Perry’s 1974 autobiography was titled “Me and the Spitter,” and he wrote it in that when he started in 1962 he was the “11th man on an 11-man pitching staff” for the Giants. He needed an edge and learned the spitball from San Francisco teammate Bob Shaw.

Perry said he first threw it in May 1964 against the New York Mets, pitched 10 innings without giving up a run and soon after entered the Giants’ starting rotation.

He also wrote in the book that he chewed slippery elm bark to build up his saliva, and eventually stopped throwing the pitch in 1968 after MLB ruled pitchers could no longer touch their fingers to their mouths before touching the baseball.

According to his book, he looked for other substances, like petroleum jelly, to doctor the baseball. He used various motions and routines to touch different parts of his jersey and body to get hitters thinking he was applying a foreign substance.

Giants teammate Orlando Cepeda said Perry had “a great sense of humor … a great personality and was my baseball brother.”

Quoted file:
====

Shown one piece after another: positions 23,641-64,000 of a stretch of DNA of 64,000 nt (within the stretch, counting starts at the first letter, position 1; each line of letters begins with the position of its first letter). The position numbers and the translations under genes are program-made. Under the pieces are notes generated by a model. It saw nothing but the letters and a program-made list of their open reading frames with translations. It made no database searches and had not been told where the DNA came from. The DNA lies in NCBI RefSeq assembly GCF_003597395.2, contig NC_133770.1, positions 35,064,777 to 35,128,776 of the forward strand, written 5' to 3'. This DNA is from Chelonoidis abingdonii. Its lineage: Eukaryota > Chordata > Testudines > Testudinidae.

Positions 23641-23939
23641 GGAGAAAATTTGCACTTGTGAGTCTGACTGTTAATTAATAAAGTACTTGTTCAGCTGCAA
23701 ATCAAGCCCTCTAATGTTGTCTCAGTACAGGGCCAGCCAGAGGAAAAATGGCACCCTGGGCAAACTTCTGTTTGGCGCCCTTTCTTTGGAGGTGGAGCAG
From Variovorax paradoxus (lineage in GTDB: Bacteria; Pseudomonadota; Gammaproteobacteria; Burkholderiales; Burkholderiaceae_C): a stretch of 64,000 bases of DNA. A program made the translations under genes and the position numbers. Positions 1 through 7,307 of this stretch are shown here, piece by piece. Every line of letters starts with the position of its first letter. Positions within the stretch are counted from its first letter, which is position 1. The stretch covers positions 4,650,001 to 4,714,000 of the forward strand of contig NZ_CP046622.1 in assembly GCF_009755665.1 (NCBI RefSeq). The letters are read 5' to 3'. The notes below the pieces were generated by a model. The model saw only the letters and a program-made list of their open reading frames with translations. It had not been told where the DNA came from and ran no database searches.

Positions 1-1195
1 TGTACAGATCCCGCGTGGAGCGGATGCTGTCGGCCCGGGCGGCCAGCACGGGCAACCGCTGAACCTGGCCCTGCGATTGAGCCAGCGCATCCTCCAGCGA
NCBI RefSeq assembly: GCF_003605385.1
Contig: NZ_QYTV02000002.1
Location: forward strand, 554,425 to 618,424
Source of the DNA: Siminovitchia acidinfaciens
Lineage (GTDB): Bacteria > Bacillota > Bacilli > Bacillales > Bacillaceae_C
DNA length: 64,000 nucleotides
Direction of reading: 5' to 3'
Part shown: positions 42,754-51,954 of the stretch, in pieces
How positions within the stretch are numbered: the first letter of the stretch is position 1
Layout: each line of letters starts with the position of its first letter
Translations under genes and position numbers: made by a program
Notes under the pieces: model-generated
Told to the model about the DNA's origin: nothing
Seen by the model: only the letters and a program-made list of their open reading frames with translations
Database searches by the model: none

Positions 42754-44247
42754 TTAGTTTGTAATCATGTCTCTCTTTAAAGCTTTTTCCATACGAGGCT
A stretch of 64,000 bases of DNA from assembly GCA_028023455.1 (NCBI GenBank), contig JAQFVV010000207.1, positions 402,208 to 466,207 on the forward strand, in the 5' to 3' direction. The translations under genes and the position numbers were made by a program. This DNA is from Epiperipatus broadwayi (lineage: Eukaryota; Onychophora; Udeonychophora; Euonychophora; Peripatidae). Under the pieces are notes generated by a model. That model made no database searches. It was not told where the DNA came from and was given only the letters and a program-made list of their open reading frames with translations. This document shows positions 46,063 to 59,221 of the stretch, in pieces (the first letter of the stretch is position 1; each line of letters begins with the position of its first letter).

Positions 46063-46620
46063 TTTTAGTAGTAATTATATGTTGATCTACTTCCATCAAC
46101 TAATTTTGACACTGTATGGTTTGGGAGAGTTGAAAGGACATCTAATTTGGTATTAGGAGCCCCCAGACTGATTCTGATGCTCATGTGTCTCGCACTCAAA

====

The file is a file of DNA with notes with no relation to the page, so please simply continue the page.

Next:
“In all my years in baseball, I never saw a right-handed hurler have such a presence on the field and in the clubhouse,” Cepeda added.

Seattle Mariners Chairman John Stanton said in a release that he spoke with Perry during his last visit to Seattle, saying Perry was, “delightful and still passionate in his opinions on the game, and especially on pitching.

Perry was ejected from a game just once for doctoring a baseball – when he was with Seattle in August 1982. In his final season with Kansas City, Perry and teammate Leon Roberts tried to hide George Brett’s infamous pine-tar bat in the clubhouse but was stopped by a guard. Perry was ejected for his role in that game, too.

After his career, Perry founded the baseball program at Limestone College in Gaffney and was its coach for the first three years.

Perry is survived by wife Deborah, and three of his four children in Allison, Amy and Beth. Perry’s son Jack had previously died.

Deborah Perry said in a statement to The AP that Gaylord Perry was “an esteemed public figure who inspired millions of fans and was a devoted husband, father, friend and mentor who changed the lives of countless people with his grace, patience and spirit.”

The Hall of Fame’s statement noted that Perry often returned for induction weekend “to be with his friends and fans.”

“We extend our deepest sympathy to his wife, Deborah, and the entire Perry family,” Baseball Hall of Fame chairman Jane Forbes Clark said.